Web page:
How common is it and who struggles?

Gambling addictions are quite common and anyone can become victim to this addiction. In the U.S., about ten million people a year report that they have an addiction to gambling or show problem behaviors with gambling. Teenagers and young adults are the most vulnerable to developing a gambling addiction. Furthermore, men tend to gamble more and develop gambling addictions more often than women do. Gambling has become more accessible since technological advances and now most gambling occurs through lap tops and computers.

types of gambling addiction
What causes a gambling addiction?

There is no exact cause that is understood to lead to an addiction to gambling however, often times gambling addiction is associated with other disorders or mental illness. Like many other addictions, gambling addiction may result from a mixture of environmental, biological, and genetic factors. Certain risk factors can make individuals more vulnerable to developing a gambling addiction. Risk factors include: mental health disorders like substance abuse disorder, personality disorders, depression, anxiety, bipolar disorder, OCD, and ADHD, age, sex, societal influence, medications that cause side effects like compulsiveness, and certain personality characteristics like someone who is extremely competitive. Things like retirement, job stress, loneliness, and negative environments can also lead someone to escape by gambling.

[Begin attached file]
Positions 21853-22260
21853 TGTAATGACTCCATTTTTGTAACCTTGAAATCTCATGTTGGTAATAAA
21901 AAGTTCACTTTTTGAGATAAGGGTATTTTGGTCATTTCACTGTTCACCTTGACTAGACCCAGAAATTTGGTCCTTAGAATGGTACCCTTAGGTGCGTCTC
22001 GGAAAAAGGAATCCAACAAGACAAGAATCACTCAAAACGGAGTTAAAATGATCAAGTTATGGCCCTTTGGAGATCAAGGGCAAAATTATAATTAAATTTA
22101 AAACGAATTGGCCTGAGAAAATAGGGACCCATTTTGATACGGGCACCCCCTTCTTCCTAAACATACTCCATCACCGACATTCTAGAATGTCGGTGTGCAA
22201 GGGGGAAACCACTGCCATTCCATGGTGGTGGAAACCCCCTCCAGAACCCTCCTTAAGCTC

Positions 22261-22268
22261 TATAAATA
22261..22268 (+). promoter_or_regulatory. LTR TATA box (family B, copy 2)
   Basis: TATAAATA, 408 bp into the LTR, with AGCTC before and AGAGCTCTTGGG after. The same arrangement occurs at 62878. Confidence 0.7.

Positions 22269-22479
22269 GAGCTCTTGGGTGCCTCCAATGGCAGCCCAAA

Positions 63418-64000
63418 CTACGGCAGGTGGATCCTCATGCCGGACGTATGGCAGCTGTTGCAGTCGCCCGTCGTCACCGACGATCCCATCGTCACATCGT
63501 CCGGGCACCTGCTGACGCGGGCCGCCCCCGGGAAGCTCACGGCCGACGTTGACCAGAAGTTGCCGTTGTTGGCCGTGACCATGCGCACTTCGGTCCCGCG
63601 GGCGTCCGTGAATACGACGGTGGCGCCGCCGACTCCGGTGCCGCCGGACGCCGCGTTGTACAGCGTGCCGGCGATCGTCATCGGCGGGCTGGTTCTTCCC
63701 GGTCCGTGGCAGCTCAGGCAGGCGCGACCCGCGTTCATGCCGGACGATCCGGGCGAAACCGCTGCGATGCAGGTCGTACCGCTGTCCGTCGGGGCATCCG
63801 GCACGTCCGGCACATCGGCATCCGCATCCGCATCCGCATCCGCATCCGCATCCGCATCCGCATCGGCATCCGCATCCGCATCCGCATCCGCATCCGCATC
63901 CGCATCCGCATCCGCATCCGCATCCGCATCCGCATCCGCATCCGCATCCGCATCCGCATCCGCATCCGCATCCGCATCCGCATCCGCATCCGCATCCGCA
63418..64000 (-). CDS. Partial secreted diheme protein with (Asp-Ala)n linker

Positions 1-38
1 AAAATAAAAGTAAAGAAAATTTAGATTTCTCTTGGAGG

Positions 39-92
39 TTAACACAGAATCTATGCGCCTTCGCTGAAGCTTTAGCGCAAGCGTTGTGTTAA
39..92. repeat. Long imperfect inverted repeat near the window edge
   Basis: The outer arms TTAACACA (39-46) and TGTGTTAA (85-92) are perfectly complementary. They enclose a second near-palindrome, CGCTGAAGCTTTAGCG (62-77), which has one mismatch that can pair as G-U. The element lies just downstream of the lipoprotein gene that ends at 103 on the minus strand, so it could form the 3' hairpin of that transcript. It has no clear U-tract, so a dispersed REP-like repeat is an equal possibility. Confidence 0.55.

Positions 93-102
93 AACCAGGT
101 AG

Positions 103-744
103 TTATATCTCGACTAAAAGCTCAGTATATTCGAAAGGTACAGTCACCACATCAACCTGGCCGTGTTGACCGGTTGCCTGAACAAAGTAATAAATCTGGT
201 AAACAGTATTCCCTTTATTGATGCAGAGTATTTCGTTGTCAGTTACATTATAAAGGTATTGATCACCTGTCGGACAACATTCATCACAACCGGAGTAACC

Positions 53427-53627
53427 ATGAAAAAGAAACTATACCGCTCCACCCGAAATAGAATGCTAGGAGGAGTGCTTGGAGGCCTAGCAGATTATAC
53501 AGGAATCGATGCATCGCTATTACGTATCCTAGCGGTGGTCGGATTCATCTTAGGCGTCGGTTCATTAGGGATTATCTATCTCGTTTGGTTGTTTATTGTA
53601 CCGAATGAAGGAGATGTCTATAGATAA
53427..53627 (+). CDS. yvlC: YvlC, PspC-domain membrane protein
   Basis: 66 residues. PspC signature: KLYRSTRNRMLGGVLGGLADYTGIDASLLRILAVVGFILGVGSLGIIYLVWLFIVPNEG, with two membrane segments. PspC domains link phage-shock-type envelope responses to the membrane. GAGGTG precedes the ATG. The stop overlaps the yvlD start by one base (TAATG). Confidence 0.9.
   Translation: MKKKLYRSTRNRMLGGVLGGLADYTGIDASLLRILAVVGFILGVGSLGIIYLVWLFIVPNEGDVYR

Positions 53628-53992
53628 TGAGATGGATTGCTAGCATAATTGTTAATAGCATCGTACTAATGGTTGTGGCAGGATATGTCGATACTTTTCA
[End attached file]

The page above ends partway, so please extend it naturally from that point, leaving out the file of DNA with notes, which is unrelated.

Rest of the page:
Warning signs:

There are many symptoms that indicate someone has a gambling problem. Receiving calls from debt collectors is a huge one. Other signs include borrowing money from others to gamble, losing valuables from gambling, irritability and obsessing over gambling, bragging about wins, isolation, being constantly on an electronic device, and relationship problems.



There is no set cure for a gambling addiction but treatment is very possible! Those with a gambling addiction can recover with the help from therapy, medication and self-help groups. CBT is usually the most successful form of therapy used when treating a gambling addiction. Medications like mood stabilizers and anti-depressants are also helpful. Social support like self-help groups are also encouraged for those struggling with a gambling addiction. If you know someone struggling with a gambling addiction you can find resources at :